Nyankpala (N/R), March 22, GNA - The Poku Transport Endowment Fund for the University for Development Studies (UDS) on Monday presented Cash awards to five students of the university who excelled in selected programmes of study for 2002 and 2003.
The students, Valentine Akwulpwa Kwoyia, Kissinger Marfoh and Eunice Abdulai Rabiatu, all studying Medicine and Health Sciences and Osman Abubakar and Gifty Sieroo, both students of Agriculture, received one million cedis each.
Professor F.O. Kwami, Chairman of the Board of Trustees of the Fund presented the awards to the students.
In a speech Prof. Kwami said the late Mr Francis Poku, an industrialist and a philanthropist, instituted the Fund in 1998 in fulfilment of his ambition to make the fruits of his labour benefit society by supplementing government's efforts to provide quality education to students.
He said it was also the desire of Mr Poku to set an example for private organizations, his business colleagues and other individuals to follow in promoting scholarship and excellence in learning at the university level.
"This they should do by recognizing students who have excelled in academic studies and motivating them with cash awards".
Prof. Kwami said: "By creating the endowment fund, Mr Francis Poku has left a legacy behind, which will never pass into oblivion by his demise, but will always be there to his everlasting memory".
"Mr Poku realized his vision in his lifetime and it was gratifying to him to have witnessed so many organizations, industrialists, district assemblies, religious bodies and prominent personalities setting up such education funds to support both brilliant and needy students to obtain education"
Prof. Kwami commended the award winners for their outstanding achievements saying, "you should realize that receiving these awards is not an end in itself. Far more important is their inspirational worth, which should spur you on to greater academic heights".
In an address read for him, Prof. John Kaburise, Vice-Chancellor of the UDS, said the institution of the Fund was the late Mr Poku's contribution towards the development of the University's School of Medicine and Health Sciences.
He noted with satisfaction that since his death, Mr Poku's children and the trustees of the Fund award had continued to sustain it and had even extended it include student award winners of the UDS Faculty of Agriculture.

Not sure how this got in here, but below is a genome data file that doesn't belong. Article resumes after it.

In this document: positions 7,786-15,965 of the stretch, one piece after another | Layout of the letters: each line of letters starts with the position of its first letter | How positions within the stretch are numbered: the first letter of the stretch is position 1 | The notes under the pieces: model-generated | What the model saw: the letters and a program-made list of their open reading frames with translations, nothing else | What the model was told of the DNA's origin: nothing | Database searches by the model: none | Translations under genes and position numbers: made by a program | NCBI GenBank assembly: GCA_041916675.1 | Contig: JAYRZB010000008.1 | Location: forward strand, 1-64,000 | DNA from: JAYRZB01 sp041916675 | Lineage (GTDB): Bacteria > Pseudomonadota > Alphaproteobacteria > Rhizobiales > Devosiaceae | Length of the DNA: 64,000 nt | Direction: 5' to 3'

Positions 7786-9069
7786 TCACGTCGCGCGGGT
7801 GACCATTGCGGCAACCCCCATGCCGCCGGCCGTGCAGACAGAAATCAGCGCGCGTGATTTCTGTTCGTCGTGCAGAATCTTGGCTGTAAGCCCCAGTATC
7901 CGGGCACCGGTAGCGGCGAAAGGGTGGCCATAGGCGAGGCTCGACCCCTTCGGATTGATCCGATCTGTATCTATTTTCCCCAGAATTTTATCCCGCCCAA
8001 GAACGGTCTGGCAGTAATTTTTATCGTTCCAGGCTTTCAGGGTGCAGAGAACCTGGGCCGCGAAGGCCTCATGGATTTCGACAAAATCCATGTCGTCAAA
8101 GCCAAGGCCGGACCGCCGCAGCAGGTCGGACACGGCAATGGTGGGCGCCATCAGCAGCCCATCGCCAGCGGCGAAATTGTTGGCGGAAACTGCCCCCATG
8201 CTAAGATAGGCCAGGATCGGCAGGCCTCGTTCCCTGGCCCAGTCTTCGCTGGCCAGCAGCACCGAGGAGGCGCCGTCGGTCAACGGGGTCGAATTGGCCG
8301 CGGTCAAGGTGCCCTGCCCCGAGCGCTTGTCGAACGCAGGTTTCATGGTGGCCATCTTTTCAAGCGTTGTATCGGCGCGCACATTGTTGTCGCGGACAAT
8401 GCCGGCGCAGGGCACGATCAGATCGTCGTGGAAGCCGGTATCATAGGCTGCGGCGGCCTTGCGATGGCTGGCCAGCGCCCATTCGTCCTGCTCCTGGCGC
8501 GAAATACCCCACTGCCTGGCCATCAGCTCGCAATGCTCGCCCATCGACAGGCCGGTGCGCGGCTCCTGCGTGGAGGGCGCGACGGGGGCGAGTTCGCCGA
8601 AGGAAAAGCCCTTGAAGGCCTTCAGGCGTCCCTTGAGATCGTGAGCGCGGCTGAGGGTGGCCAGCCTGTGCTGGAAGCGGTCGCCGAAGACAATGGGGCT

On behalf of the University Council, the Academic Board, staff and students, he expressed gratitude to the Trustees of the Endowment Fund and said he was confident that the awards would spur the students on to achieve higher academic laurels.
Prof. Kaburise exhorted the award winners to work harder than before, using the awards as a challenge and entreated them to serve as pacesetters.
The Vice-Chancellor said: "It is becoming clear that government alone cannot fund tertiary education. That is why the beneficiaries of tertiary education and users of tertiary products must make some contribution".
"I therefore, appeal to other organizations to emulate the late Mr Poku and dialogue with the university on sponsorship of some aspects of our programmes that are of interest to them".
Dr Hakeem Wemah, Chairman of the UDS Council, who presided over the ceremony, urged the Trustees of the Endowment Fund to continue with the good works of the late Mr Francis Poku to immortalize his name.
Dr Wemah said Northern Ghana was the weakest chain In the development of the country and warned that any development that ignored this situation was bound to fail.
He said: "We need to take a second look at this North/South dichotomy".
Among those present at the ceremony were Mrs Grace Poku, the widow, and two of Mr Poku's children, Dr Kwabena Poku, a medical doctor and Ms. Margaret Poku, a business executive.